A Muslim and a Christian on the Road to Emmaus

Douglas P. McManaman
May 2, 2017
Reproduced with Permission

What always strikes me about the story of the road to Emmaus is that the disciples failed to recognize Jesus; while they were conversing and debating, Jesus himself drew near and walked with them, but their eyes were prevented from recognizing him. What was it that prevented them from recognizing him? I think the answer lies at the end of the reading. What was it that opened their eyes to recognizing him? The answer is the "breaking of the bread"; the Eucharist, which is the fundamental and central prayer of the Church; it is Christ in the act of sacrificing himself for us, and it is the act of receiving Christ in this sacrificial act. It is an act of communion, an entering into union with him. It is not in debating that we find him, it is in prayer that we begin to recognize him where we didn't recognize him before.

This reminds me of a great story of a Trappist monk, Dom Christian de Chergé, whose cause for beatification has begun. He was the prior of the Monastery of Our Lady of Atlas in Algeria. Those monks had a great relationship with the Muslim villagers. The monks served them, and the villagers would invite them to their celebrations (i.e., birthdays, weddings, etc.), which the Monks gladly attended. Eventually, however, the monks were kidnapped and murdered by Muslim radicals hostile to the French.

But before that time, before he was a priest, when studying for the priesthood, he was a young staff officer of the French army. He was assigned to a certain district in Algeria and it was at that time when he met Mohammed, whose duty it was to protect the harvest, the roads, and public utilities. They developed a very good relationship, but what really cemented their friendship was their common love of God. What Christian found surprising is that, with Mohammed, he could talk unselfconsciously about God, unlike in France, where talking about God made people uncomfortable. And Mohammad would challenge Christian: "You Christians don't know how to pray. We never see French soldiers praying. You say you believe in God. How can you not pray if you believe in God?" That was a question that Dom Christian says he had difficulty answering.

One day they (Mohammed and Christian) were making their rounds through the villages unarmed when suddenly they found themselves face to face with Muslim rebels, guns pointed at Christian's chest. Mohammad stepped in front of the guns and said: "This soldier is a godly man and a friend of Muslims". The rebels withdrew without harming Christian, but the next day they found Mohammad with his throat slit, lying by a well near his home where he lived with his wife and ten children.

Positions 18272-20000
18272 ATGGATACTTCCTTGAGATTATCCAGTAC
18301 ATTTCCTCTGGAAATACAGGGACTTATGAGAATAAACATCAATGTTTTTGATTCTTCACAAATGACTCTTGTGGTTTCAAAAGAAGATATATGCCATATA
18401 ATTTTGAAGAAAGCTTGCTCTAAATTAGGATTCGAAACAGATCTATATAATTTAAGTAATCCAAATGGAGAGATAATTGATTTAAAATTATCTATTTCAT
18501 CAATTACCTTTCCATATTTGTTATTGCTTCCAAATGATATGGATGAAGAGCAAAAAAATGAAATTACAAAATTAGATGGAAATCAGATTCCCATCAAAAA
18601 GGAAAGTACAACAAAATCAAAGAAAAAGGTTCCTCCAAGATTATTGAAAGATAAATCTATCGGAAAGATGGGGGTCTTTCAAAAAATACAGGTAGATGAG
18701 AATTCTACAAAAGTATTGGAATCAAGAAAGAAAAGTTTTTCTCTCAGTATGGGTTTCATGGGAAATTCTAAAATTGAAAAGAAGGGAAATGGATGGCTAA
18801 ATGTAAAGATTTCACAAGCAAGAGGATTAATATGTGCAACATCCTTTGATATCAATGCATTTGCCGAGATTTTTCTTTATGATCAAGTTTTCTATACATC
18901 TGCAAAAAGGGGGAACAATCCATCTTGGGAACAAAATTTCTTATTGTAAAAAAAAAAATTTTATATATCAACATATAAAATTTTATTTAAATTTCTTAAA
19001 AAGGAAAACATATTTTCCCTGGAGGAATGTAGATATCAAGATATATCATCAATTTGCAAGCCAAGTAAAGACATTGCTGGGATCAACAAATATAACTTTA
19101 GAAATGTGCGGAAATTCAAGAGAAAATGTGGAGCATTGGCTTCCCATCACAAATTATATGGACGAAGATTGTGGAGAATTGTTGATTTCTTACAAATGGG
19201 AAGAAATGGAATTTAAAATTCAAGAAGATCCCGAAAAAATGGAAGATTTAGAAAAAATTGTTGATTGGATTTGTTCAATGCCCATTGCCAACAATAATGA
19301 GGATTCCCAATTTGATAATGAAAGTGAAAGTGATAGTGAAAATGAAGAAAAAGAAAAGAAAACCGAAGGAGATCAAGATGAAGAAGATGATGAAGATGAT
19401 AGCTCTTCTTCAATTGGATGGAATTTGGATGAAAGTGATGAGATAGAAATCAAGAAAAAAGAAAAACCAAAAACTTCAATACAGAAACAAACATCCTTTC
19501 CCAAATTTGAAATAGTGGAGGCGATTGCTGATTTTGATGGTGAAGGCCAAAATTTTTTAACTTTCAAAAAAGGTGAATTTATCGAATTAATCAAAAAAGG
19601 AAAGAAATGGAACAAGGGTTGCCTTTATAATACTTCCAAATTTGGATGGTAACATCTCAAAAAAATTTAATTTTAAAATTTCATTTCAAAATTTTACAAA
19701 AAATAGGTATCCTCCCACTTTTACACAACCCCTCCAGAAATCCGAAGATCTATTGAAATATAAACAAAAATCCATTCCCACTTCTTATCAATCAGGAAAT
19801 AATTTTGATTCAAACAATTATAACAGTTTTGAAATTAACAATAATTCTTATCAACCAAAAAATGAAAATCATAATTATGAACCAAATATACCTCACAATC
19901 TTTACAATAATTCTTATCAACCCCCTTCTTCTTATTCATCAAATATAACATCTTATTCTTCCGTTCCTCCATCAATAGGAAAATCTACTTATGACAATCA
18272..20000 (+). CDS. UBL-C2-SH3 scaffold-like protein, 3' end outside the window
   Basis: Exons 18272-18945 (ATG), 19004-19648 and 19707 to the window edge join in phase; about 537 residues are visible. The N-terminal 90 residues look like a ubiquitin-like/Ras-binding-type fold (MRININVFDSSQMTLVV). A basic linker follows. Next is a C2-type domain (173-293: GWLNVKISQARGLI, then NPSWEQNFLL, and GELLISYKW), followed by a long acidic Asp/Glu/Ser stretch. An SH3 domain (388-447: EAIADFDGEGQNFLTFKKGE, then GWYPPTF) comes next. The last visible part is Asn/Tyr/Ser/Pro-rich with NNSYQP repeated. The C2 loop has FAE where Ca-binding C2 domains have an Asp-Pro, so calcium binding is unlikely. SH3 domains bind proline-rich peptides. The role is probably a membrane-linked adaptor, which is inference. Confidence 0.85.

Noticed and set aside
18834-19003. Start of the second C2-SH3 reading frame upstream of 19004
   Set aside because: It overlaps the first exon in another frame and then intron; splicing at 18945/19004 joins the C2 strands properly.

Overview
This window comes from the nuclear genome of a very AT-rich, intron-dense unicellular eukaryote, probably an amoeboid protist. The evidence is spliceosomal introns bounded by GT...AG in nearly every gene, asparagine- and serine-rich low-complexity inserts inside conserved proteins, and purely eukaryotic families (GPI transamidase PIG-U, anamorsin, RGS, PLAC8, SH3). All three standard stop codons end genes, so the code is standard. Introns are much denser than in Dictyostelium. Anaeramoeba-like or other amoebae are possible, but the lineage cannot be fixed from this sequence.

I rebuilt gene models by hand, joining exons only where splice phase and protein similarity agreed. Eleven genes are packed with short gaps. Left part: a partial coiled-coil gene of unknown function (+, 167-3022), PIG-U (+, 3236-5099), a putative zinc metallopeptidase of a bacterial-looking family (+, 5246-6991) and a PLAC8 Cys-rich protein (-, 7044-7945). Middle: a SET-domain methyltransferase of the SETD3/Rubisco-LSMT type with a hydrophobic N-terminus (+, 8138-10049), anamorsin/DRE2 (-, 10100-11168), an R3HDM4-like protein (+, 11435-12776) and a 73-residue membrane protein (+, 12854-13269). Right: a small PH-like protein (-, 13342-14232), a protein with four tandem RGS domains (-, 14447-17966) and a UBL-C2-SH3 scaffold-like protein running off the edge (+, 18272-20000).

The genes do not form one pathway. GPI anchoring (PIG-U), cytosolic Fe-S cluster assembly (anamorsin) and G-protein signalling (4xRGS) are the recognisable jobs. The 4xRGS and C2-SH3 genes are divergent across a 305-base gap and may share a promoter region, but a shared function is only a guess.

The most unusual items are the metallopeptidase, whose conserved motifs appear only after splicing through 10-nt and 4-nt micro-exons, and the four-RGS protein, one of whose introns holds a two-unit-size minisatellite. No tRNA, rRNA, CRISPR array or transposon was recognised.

This event had a profound influence on Dom Christian. He said it was the act that sealed his decision to become a monk in the Atlas Mountains in Algeria. He reflects: "Mohammed had given his life like Christ. He had imitated Christ. This act is celebrated in every Eucharist where Christians memorialize the gift that Christ made of his life and where each person is invited to enter into this gift to the praise of the Father." For Christian, every Eucharist signified the gift of Mohammed's life; in other words, in the Eucharistic gift of Mohammed, he recognized the gift of Christ himself.

And of course, there is no doubt about it, in loving Christian and giving his life for him, Mohammed loved Christ. Both of them were on the road to Emmaus; both of them did not realize at first that the person right beside him was Christ. Christian discovered it in Mohammed's sacrifice, and of course he believes that Mohammed discovered, in paradise, that his love for his friend Christian was all along a love of Christ.

Pascal once said that the "heart has its reasons of which reason knows nothing". In other words, love takes us into regions where the intellect, on its own, has no access, but once within those regions, the intellect begins to see what it otherwise would have missed. That's why we truly come to know God through prayer. Study is important, but through study we come to know about God, in prayer we come to know God. Discussion and debate are one thing, and they have their place, but they don't take us into the heart of God. Only the heart can reach the heart of God, and it is in the heart of God that we discover who our neighbor is. In other words, only in the heart of God do we discover that our neighbor is Christ. That's a perception that the intellect on its own is not capable of. And that is the problem with all fundamentalism, whether we are talking about Catholic fundamentalism, Evangelical fundamentalism, Islamic fundamentalism, Hindu or Jewish fundamentalism, or the political fundamentalism of the Left and Right. Fundamentalists believe that what they see with their heads only is complete and exhaustive - they have no sense of the limitations of their own way of seeing reality. They fail to realize that reality is much larger and far more complex than what is given through their own limited understanding. And so they take it upon themselves to be God's spokesperson; history is filled with prophets of God who represent Him with great confidence and assurance - and of course they usually end up doing more harm than good.

But it is only within the context of his Eucharistic sacrifice that our eyes are opened, the eyes of the heart. In other words, only through love do we come to know God who dwells within our neighbor, and if we love, we will pray, and if we pray, we enter into the humility of God. With that humility, we begin to see others as God sees them.